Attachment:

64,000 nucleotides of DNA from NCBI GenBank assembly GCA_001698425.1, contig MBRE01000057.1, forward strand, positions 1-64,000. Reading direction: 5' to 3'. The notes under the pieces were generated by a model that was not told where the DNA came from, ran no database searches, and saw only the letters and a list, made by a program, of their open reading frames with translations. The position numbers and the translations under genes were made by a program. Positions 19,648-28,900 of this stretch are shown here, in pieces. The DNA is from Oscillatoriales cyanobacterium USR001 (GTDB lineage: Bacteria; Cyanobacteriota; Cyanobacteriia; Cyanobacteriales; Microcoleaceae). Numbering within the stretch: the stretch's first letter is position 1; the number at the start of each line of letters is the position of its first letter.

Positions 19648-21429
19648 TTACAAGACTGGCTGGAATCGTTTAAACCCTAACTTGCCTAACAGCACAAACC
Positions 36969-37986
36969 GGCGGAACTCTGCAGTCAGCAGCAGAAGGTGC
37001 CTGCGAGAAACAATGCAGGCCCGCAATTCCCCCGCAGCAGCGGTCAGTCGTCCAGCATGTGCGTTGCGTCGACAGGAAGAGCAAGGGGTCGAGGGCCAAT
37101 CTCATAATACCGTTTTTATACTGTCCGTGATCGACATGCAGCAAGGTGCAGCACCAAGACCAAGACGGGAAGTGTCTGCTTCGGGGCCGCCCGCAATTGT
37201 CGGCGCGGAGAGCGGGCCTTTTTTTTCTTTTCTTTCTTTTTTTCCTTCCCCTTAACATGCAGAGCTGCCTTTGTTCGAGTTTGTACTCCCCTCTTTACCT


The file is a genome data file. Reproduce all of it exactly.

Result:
64,000 nucleotides of DNA from NCBI GenBank assembly GCA_001698425.1, contig MBRE01000057.1, forward strand, positions 1-64,000. Reading direction: 5' to 3'. The notes under the pieces were generated by a model that was not told where the DNA came from, ran no database searches, and saw only the letters and a list, made by a program, of their open reading frames with translations. The position numbers and the translations under genes were made by a program. Positions 19,648-28,900 of this stretch are shown here, in pieces. The DNA is from Oscillatoriales cyanobacterium USR001 (GTDB lineage: Bacteria; Cyanobacteriota; Cyanobacteriia; Cyanobacteriales; Microcoleaceae). Numbering within the stretch: the stretch's first letter is position 1; the number at the start of each line of letters is the position of its first letter.

Positions 19648-21429
19648 TTACAAGACTGGCTGGAATCGTTTAAACCCTAACTTGCCTAACAGCACAAACC
Positions 36969-37986
36969 GGCGGAACTCTGCAGTCAGCAGCAGAAGGTGC
37001 CTGCGAGAAACAATGCAGGCCCGCAATTCCCCCGCAGCAGCGGTCAGTCGTCCAGCATGTGCGTTGCGTCGACAGGAAGAGCAAGGGGTCGAGGGCCAAT
37101 CTCATAATACCGTTTTTATACTGTCCGTGATCGACATGCAGCAAGGTGCAGCACCAAGACCAAGACGGGAAGTGTCTGCTTCGGGGCCGCCCGCAATTGT
37201 CGGCGCGGAGAGCGGGCCTTTTTTTTCTTTTCTTTCTTTTTTTCCTTCCCCTTAACATGCAGAGCTGCCTTTGTTCGAGTTTGTACTCCCCTCTTTACCT